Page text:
Exide withdraws plan to re-open lead battery formation plant

A controversial application by Exide Technologies to re-open a lead battery formation operations site in Bristol, Tennessee has been withdrawn.

A spokeswoman for the Tennessee Department of Environment and Conservation announced that a public meeting to discuss the application, scheduled for May 4, had been cancelled.

On March 21, 280 local residents had signed a petition on the campaigning website Change.org to demand talks on Exide’s plans.

The petition claimed that if the operations restarted, acid and lead would be released into the air and water around Bristol.

“Based on further analysis driven primarily by the need to increase speed to market, Exide Technologies has decided to expand its formation capabilities at existing operating facilities instead of its idled site in Bristol,” wrote Joseph A. Bolea, director of EHS Americas Operations, Exide, in a letter to the Division of Air Pollution Control dated April 26.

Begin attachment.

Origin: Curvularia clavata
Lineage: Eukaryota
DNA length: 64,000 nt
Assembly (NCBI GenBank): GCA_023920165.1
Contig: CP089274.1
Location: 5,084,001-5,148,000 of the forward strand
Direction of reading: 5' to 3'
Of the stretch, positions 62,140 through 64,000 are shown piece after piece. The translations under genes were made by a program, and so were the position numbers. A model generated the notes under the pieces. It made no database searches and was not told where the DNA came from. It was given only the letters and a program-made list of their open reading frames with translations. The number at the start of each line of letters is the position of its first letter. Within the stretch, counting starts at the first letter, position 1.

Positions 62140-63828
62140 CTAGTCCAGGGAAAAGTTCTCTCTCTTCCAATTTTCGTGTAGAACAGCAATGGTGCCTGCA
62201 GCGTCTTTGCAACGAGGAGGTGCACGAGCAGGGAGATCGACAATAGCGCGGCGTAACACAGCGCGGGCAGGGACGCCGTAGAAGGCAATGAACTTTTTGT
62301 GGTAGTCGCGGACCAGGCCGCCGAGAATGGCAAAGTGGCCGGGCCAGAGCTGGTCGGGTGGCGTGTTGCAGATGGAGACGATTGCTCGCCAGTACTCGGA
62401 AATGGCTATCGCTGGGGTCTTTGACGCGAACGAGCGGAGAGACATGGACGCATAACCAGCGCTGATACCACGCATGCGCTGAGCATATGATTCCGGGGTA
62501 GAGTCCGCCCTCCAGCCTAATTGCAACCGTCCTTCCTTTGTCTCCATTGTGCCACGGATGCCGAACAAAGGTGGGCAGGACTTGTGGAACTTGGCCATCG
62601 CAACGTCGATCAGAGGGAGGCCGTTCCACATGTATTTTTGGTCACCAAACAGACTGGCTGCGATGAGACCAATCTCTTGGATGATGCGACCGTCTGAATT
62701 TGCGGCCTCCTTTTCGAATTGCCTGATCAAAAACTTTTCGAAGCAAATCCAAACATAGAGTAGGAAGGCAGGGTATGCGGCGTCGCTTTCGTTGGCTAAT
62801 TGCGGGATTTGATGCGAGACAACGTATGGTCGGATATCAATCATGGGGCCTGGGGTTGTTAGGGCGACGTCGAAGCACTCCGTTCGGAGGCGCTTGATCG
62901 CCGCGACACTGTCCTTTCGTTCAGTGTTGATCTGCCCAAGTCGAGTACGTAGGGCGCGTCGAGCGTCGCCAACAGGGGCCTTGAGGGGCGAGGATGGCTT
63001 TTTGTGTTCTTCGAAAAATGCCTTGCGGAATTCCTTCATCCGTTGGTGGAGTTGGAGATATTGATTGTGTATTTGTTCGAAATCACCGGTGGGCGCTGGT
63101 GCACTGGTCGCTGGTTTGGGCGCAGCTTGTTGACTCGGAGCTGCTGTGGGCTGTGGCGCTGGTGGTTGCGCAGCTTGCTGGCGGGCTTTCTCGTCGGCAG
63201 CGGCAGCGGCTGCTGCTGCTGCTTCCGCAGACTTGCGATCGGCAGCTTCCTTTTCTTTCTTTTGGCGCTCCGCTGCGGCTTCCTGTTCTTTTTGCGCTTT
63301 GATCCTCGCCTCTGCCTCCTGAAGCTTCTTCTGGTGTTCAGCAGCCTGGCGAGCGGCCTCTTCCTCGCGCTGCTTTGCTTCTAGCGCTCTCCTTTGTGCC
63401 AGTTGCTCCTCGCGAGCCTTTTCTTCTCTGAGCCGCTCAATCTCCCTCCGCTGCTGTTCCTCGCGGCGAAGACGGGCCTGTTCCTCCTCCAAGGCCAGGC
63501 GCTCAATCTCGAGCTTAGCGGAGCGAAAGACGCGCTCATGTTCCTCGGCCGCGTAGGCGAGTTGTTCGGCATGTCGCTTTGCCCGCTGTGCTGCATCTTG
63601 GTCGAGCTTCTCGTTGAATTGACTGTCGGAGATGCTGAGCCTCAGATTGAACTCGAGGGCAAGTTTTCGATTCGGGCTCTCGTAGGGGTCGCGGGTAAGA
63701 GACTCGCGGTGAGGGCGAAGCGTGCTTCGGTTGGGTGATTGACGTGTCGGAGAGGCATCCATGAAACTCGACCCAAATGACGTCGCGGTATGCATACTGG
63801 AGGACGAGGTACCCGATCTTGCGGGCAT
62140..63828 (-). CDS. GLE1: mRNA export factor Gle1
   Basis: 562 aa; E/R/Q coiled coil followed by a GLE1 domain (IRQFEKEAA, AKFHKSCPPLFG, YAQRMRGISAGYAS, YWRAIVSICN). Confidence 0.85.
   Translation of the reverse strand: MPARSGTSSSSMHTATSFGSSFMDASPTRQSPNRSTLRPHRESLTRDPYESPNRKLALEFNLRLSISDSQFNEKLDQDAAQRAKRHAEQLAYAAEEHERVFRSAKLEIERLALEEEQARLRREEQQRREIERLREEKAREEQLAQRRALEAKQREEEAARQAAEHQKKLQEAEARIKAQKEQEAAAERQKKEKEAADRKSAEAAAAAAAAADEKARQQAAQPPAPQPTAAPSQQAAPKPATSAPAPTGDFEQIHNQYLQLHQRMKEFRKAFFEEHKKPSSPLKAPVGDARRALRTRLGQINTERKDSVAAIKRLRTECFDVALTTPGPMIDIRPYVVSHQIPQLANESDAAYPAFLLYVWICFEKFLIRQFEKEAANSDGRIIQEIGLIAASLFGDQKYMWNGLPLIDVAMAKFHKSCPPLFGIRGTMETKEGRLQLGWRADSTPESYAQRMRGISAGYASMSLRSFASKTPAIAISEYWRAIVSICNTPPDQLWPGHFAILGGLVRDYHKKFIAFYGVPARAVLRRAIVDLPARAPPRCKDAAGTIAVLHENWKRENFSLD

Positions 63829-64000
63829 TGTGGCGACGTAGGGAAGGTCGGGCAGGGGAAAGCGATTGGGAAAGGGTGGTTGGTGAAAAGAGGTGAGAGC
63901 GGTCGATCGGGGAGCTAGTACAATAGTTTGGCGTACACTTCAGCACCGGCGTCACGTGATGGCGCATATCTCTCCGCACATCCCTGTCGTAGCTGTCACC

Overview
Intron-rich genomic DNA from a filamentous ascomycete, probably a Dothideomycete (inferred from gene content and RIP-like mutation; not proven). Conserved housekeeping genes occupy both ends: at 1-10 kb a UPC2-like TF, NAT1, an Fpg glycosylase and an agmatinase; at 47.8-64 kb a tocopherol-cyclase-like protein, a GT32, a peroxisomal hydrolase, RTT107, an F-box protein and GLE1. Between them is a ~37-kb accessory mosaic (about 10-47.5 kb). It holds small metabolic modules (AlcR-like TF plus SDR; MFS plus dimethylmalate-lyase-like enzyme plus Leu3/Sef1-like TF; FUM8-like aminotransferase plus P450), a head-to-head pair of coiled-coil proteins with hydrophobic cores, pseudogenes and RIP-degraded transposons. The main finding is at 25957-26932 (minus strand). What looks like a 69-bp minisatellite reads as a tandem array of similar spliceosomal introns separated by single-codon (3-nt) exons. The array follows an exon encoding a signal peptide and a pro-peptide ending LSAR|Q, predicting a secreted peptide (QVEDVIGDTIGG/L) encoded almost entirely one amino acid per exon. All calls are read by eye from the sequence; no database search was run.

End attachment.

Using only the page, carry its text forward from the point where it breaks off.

“While the idled facility in Bristol remains a potential option for future expansion projects, the company would like to withdraw its permit application seeking approval to resume formation operations at the facility.”

Had the application been successful, the plant would have opened in September to operate filling, charging, cooling and forming dry, unformed batteries to be sold off site.

When applying, Exide said the plant would have provided 40 local jobs and that the health, safety and well-being of employees and the communities would have been protected.

“Any associated air emissions will be controlled in strict compliance with all applicable federal and state laws and regulations”, the application promised.

It is likely that opposition to the plans was partly sparked by the longstanding scandal that surrounded the Exide lead battery recycling plant in Vernon, California.

Implementation plans for final closure of the Vernon plant were submitted in February.